Now, if you're reading this and thinking, This all sounds great and everything, but where does the hypnotism part come in? Don't worry, I'm getting to that. The thing is, though, that during each hour-long session with Shauna, probably about 40 minutes was spent talking in a way that would probably remind some people of a traditional therapy session (depending on your therapist's practice, of course). That time we spent talking was not only incredibly valuable to me, in general, but also came into play once I actually laid down on the therapy table and Shauna started verbally guiding me through getting rid of my anxiety on a subconscious level; all the work we had done by talking manifested itself during the hypnotism in a really profound way. Shauna's voice steered me toward visualizing my anxiety as a tangible object, which I then rid myself of through actions. While I never felt exactly like I lost consciousness, there did come a time when I distinctly realized that although I was comprehending Shauna's words and replying to them with my own, I no longer felt like I was hearing her with my ears; rather her voice seemed to be emanating right from my brain. This might sound potentially unsettling, but it wasn't. Rather, it was comforting and liberating, as if the burden my brain sometimes bears was not only my own to carry anymore; I now had help.

After leaving each session of hypnotherapy, I felt drained. Not in a bad way, rather in the kind of way you feel deplete after a long and hard workout. I felt at peace, but like I needed to rest, like there was still a lot to process. But I also felt a renewed confidence about not just dealing with my anxiety, but also about my future in general. There was a little part of me that was wondering, though, how it would actually feel to fly. 

I found out soon enough when I got ready to leave on a long-scheduled flight to Copenhagen. Unlike prior recent trips, the anxiety didn't appear a few days before. In fact, I felt remarkably peaceful, as if I had nothing to worry about. But then, a couple hours before the flight, as I was packing, it returned—and it came back in a big way. My brain was once again flooded with images of horrific things, and I started to shut down. My boyfriend was a wonderful support, though, and was there for me completely. As we drove to the airport, I said, "I don't know, maybe it is about time to just look into beta blockers." And I felt pretty miserable. But then, once in the airport, things began to shift. I worked hard to visualize the things Shauna had helped me see; I closed my eyes and saw a radiant pink outline along my neck and shoulders; I saw myself expelling the bilious green fear from my chest. And I started to feel a little bit better. I made sure to spend at least a few minutes each day in Denmark doing those same visualizations, and the anxiety didn't return for the flight back. On another flight this month to California, the anxiety wasn't there at all; this decade-old fear that my brain had clung to seemed to have disappeared.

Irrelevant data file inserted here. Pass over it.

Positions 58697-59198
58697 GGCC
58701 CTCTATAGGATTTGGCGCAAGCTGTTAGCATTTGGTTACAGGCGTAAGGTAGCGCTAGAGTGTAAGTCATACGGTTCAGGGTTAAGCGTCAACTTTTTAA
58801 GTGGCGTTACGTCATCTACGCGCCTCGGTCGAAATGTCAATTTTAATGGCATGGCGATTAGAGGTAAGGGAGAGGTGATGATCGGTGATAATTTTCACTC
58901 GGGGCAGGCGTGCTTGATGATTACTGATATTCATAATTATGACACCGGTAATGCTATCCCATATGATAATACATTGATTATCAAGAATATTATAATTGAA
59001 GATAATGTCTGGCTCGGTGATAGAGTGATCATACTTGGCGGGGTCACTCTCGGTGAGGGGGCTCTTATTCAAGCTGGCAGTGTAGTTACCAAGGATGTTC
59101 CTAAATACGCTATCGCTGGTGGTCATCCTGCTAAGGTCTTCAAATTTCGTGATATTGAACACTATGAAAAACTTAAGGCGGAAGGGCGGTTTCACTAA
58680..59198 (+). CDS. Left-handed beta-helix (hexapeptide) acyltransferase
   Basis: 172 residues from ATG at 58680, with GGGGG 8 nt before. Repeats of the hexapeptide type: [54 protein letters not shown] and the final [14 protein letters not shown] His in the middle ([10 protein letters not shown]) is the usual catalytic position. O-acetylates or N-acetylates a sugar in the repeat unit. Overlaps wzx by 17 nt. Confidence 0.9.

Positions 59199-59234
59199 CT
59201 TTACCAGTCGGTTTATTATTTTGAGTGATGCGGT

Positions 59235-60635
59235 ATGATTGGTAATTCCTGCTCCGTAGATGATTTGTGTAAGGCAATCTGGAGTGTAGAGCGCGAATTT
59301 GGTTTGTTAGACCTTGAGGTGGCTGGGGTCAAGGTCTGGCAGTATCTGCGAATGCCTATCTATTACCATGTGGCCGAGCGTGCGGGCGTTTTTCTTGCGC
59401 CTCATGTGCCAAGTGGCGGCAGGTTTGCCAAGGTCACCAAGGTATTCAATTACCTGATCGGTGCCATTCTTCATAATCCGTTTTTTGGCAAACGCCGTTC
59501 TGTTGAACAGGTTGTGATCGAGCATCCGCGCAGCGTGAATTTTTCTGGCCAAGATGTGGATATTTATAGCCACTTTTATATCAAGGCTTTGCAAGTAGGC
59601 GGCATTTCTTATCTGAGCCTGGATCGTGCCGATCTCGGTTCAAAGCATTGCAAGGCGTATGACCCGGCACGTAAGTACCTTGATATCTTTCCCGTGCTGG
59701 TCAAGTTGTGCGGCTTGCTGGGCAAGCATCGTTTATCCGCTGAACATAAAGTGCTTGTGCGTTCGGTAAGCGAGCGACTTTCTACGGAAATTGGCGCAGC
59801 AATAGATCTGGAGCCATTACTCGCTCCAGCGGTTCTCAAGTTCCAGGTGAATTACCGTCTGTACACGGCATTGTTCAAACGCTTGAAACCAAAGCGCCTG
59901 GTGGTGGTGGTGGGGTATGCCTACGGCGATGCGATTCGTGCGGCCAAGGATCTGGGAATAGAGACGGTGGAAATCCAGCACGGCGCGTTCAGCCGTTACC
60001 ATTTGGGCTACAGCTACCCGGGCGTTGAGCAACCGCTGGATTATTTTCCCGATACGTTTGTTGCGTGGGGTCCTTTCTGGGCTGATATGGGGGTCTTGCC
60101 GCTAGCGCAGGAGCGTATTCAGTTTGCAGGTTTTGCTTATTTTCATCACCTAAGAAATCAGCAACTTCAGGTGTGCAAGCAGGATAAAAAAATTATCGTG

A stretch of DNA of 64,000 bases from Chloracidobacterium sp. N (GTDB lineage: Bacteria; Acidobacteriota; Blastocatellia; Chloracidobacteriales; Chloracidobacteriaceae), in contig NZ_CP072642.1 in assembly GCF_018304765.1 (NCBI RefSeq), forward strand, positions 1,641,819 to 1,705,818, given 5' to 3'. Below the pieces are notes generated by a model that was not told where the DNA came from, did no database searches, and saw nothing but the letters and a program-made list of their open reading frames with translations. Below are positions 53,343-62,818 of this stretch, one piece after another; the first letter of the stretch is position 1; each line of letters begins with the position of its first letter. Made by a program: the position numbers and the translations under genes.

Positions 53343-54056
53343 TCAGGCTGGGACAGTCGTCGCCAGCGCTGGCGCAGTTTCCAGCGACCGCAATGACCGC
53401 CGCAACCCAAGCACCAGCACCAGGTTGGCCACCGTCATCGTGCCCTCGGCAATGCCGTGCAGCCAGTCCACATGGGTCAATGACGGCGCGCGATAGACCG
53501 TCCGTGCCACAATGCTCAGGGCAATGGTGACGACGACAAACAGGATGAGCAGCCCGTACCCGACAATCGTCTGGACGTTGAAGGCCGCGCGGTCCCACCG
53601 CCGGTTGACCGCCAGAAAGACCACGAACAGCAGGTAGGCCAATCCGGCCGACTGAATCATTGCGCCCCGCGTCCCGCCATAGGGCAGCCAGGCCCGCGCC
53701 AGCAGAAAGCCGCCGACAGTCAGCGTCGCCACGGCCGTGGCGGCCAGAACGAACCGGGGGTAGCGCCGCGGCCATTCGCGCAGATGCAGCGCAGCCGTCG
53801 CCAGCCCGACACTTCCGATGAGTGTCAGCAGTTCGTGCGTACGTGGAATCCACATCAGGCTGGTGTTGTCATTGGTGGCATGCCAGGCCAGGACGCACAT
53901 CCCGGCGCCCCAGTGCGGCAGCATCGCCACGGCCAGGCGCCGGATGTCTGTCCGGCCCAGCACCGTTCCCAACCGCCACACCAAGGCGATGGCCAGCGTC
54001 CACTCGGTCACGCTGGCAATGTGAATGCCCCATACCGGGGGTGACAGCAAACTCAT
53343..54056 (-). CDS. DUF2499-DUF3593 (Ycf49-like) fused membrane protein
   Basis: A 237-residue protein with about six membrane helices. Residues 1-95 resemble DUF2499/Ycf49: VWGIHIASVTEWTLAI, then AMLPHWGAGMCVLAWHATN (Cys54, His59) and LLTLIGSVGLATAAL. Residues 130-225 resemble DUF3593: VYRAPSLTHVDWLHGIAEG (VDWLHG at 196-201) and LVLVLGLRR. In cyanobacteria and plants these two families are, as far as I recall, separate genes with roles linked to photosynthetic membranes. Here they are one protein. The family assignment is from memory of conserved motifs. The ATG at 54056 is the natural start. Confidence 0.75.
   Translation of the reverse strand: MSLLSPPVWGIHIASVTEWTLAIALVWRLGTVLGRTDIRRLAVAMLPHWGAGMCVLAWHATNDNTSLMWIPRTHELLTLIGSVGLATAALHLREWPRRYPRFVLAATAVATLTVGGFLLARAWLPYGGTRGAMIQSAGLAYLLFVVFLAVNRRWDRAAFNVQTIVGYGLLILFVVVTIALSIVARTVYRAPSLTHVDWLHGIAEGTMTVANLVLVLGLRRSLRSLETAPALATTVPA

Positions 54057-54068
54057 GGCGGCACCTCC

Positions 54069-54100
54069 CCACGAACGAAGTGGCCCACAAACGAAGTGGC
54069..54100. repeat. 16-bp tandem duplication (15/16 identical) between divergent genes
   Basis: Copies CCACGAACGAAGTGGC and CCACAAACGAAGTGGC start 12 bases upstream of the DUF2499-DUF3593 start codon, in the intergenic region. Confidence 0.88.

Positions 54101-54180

I sit here, writing this, thousands of miles from my home, knowing that in a few days I will be back on another plane back to New York, not feeling scared at all. It's hard to quantify the amount that this has changed things for me, this new ability to find peace in my mind where once there was only a compulsive cataloging of disaster. And because I know how suddenly and completely this fear descended so many years ago, I know that I will always be on guard for it to return. Now, though, I have a new set of tools to deal with it, and a willingness and ability to confront what lurks beneath the surface, rather than refusing to fully admit its existence. This is invaluable for me, and would, I'm sure, be helpful for anyone dealing with fear of mostly any kind (and who among us, especially with today's political climate, doesn't have anxiety right now?), because these tools are not just about dealing with a targeted problem, but are really about applying a different sensibility to life in general. And for me, this means that now that I don't have to spend any time worrying irrationally about how my life will end, I can use that energy toward accomplishing everything I want to achieve in 2017. Luckily, I've already got a whole list of things planned out.  

To visit Shauna Cummins at Maha Rose Center for Healing and find out more about the treatments offered there, check out the Maha Rose website, here.